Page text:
Referred to as “the most famous actress the world has ever known”, and is regarded as one of the finest actors of all time, Sarah Bernhardt made her fame on the stages of France in the 1870’s, at the beginning of the Belle Epoque period, and was soon in demand in Europe and the Americas. She developed a reputation as a sublime dramatic actress and tragedienne, earning the nickname “The Divine Sarah”. In her later career, she starred in some of the earliest films ever produced.
Bernhardt’s stage career started in 1862 while she was a student at the Comédie-Française, France’s most prestigious theater. She decided to leave France and soon ended up in Belgium, where she became the mistress of Henri, Prince de Ligne, and gave birth to their son, Maurice, in 1864. After Maurice’s birth, the Prince proposed marriage, but his family forbade it and persuaded Bernhardt to refuse and end their relationship.
After being expelled from the Comédie Française, she resumed the life of courtesan to which her mother had introduced her at a young age, and made considerable money during that period (1862–65). During this time she acquired her famous coffin, in which she often slept in lieu of a bed – claiming that doing so helped her understand her many tragic roles
She made her fame on the stages of Europe in the 1870’s and was soon in demand all over Europe. Her first tour of the United States and Canada took place in 1880-81 (157 performances in 31 cities). In 1887, she toured South America including Cuba where she performed in the Sauto Theater, in Matanzas. In 1888, she toured Italy, Egypt, Turkey, Sweden, Norway, and Russia. In 1891-92, she took part in a worldwide tour which included much of Europe, Russia, North & South America, Australia, New Zealand, Hawaii, and Samoa. Another tour of America took place in 1896. 1901 saw her 6th American Tour, 1906 her 7th (her “first Farewell Tour” where she concluded the Southern California leg with “La Tosca” at the Venice Auditorium), 1910 her 8th (when she made a recording on Wax Cylinder at Thomas Edison’s laboratory in West Orange, New Jersey), and 1913-1914 her 9th (on the evening of March 12th, 1913, in Los Angeles, she was involved in a motorcar accident while she was being driven in a taxi to the downtown Orpheum Theatre to appear in “La Tosca”).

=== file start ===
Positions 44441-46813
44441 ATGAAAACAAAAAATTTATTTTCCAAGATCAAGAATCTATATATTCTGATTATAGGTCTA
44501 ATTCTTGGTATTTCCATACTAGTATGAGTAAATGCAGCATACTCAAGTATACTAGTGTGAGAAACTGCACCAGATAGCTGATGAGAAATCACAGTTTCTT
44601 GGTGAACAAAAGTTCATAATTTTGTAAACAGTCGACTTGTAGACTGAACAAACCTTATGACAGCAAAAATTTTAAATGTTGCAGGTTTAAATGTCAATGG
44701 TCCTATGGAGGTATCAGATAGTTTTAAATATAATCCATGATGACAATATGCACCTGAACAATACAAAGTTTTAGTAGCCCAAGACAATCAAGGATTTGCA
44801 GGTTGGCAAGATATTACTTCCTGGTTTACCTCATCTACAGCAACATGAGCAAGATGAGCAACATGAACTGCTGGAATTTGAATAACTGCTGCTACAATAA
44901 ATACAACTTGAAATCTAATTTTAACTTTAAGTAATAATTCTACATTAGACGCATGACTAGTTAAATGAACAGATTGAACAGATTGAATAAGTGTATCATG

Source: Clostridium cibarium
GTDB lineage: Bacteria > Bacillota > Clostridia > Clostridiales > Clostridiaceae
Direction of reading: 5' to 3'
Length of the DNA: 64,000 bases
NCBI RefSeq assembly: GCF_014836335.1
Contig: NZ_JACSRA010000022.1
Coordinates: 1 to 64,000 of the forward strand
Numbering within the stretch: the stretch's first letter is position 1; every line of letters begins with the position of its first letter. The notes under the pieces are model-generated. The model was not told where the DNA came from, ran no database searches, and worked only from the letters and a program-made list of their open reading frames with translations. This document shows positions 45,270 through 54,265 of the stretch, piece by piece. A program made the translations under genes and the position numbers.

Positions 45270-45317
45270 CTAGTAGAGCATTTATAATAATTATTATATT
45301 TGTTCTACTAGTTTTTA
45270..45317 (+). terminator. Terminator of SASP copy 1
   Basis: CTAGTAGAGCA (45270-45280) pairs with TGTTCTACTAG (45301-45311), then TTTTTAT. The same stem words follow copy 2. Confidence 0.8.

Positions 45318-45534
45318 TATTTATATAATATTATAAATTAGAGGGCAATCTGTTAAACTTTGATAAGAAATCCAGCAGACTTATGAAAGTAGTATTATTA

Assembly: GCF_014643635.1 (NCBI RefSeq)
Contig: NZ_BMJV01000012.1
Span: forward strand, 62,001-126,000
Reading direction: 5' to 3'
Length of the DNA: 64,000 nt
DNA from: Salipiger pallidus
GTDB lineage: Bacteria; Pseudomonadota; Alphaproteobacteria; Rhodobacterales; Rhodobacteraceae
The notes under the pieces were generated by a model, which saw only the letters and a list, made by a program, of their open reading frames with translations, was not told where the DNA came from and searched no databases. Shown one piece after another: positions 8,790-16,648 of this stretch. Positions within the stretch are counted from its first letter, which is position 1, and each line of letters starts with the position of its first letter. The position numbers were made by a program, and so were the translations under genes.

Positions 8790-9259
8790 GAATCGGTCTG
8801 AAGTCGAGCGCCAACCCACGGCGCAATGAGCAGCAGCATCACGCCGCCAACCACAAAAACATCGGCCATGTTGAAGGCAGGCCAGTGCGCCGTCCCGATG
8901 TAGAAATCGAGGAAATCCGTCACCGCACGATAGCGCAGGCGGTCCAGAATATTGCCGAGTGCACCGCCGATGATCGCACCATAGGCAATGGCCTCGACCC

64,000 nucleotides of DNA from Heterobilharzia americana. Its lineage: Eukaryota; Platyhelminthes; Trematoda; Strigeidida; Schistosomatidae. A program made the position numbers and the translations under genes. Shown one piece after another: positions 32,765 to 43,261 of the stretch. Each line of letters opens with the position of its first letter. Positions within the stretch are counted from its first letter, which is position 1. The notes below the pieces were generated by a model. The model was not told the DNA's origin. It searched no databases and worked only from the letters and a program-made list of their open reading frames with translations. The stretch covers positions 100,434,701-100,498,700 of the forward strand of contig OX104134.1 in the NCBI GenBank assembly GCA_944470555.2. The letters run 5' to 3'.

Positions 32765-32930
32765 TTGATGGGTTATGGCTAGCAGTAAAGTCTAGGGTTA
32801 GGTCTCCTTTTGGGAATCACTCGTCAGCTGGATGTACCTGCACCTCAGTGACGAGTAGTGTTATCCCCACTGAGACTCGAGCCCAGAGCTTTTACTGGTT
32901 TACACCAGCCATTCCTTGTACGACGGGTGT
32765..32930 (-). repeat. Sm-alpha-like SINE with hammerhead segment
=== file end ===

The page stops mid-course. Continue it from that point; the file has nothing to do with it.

After establishing herself on the stage, by age 25 Bernhardt began to study painting and sculpture under Mathieu Meusnier and Emilio Franceschi. Her early work consisted mainly of bust portraiture, but later works were more ambitious in design. Fifty works have been documented, of which 25 are known to still exist, including the naturalistic marble Après la Tempête (National Museum of Women in the Arts). Her work was exhibited at the Salon 1874 – 1886, with several items shown during the Columbia Exposition in Chicago and at the 1900 Exposition Universelle. Bernhardt also painted, and while on a theatrical tour to New York, hosted a private viewing of her paintings and sculpture for 500 guests. She may be best known for her 1880 Art Nouveau decorative bronze inkwell, which portrays a self-portrait with bat wings and a fish tail (Museum of Fine Arts, Boston). This may have been inspired by her 1874 performance in Le Sphinx